Monday, December 14, 2015

Literature Reference Bookmarks



Hey there,everyone!

This week my kiddos finished reading The Giver by Lois Lowry. I've been waiting for this for two reasons. 1) It means Winter Break is so close I can almost taste it! 2) I can now post about their reference bookmarks because I have examples to show and more insight!

This year, I decided to start using reference bookmarks as a way of helping my lower level readers on the same page (pun intended, of course) as the rest of the class with important aspects of the novel. I also use them because it holds my students accountable for what they read and retain during a novel study.



The lit. reference bookmarks I use are ones I made to fit the specific needs of my classroom and students, but they are pretty basic. They come in two different formats. The first is the activity template and is the format I use most often. This format has space for my students to write down specific information from the novel as they read.

For my lower level readers or for higher level novels, I like to use my pre-filled bookmarks. This format lists all of the same specific information topics, but comes with all of that information already filled out for the student.




Topics included on both formats include:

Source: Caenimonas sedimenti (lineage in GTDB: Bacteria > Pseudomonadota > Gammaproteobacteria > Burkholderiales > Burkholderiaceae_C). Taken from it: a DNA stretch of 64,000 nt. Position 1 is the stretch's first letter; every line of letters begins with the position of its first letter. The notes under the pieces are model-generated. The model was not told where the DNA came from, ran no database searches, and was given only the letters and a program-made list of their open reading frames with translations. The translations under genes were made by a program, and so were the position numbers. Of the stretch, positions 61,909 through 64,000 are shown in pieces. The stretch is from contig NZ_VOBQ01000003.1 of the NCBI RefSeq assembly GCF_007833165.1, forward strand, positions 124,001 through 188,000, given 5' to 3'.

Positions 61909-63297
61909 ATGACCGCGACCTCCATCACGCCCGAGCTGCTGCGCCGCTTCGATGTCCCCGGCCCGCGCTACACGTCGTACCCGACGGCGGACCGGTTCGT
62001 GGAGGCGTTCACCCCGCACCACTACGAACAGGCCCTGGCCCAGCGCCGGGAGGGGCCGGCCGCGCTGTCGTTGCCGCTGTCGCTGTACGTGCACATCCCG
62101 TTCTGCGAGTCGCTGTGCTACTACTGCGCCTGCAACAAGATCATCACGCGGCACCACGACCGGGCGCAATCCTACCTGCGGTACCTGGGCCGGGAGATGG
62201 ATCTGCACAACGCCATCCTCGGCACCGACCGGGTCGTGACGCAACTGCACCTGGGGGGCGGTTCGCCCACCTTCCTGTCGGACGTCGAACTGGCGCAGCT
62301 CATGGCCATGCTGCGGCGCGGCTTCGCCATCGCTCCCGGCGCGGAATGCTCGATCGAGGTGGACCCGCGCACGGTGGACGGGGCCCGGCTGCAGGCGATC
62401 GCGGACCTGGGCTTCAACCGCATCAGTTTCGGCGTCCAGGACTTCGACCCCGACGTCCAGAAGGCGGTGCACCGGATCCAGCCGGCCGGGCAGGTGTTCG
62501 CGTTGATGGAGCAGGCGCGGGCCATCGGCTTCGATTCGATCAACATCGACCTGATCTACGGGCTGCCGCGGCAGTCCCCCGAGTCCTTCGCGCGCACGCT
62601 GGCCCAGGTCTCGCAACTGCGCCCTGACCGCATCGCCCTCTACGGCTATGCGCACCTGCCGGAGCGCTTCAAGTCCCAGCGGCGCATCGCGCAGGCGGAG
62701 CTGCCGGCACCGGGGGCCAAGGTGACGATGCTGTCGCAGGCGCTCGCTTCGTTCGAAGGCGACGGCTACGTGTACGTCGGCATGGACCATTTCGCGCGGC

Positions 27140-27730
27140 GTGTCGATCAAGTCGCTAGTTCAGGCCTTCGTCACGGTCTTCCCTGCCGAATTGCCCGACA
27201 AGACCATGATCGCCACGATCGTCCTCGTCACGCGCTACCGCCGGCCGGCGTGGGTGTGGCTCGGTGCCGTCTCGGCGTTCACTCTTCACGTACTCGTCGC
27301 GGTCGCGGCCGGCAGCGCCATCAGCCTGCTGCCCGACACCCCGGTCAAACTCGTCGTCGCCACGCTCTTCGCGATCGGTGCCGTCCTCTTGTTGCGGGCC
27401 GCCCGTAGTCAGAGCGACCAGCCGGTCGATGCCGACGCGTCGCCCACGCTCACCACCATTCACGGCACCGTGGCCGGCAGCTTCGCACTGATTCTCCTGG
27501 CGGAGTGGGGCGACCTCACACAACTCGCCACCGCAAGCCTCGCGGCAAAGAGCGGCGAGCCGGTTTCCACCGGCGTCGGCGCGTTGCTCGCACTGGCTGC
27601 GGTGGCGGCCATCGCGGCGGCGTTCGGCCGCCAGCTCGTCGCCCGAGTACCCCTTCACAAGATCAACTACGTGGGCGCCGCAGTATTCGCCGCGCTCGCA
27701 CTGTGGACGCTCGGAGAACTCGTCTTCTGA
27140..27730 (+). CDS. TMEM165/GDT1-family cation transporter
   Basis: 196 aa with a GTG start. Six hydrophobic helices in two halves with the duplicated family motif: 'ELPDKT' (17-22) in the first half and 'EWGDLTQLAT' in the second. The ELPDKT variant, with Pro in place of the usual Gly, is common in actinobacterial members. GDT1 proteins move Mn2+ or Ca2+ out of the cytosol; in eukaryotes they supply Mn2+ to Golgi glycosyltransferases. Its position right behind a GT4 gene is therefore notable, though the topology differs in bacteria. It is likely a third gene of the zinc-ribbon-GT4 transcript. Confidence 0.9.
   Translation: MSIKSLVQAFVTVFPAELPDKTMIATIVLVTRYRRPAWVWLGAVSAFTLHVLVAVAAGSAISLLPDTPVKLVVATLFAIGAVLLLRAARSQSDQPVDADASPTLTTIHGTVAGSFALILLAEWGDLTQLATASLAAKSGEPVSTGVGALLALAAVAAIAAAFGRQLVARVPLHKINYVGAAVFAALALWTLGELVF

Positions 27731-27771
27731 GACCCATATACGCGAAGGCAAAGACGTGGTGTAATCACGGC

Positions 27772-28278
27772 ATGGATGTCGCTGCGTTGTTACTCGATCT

-Author name
-Original publishing date
-Context (historical or within the author's life)
-Main characters (name and brief description)
-Themes
-Favorite quote/Memorable quote

For my classroom, this is the basic information I would like all of my students to know at all times. For your classroom, you might like to include things like point of view, conflict, connections, or even the points on a plot map! Depending on what you want your students to get out of a novel and what you want them looking for as they read, you'll want to add topics and replace some altogether.


In my classroom, I collect and grade bookmarks (the fill-in template format) at then end of a novel study. I love seeing that many of my students bookmarks get turned in worn and written on in different colors. This proves to me that they were recording the different pieces of information as they identified it in their reading. If I've handed out the pre-filled version, I like to discuss the different aspects as they appear throughout our reading. In the honors setting, I have my students add to the pre-filled version or have give them a pre-filled bookmark with basic information and a blank template bookmark with other information listed.



Truthfully, the possibilities are endless! I'm so glad I decided to give these a try this year! I plan on using this new tool with every new novel I introduce. Have any of you used these or something similar in your own classroom? I'd love to know what information points you include on yours!

If you'd like to purchase my bookmarks, you can find them here!









-Taliena (Koch's Odds 'N Ends)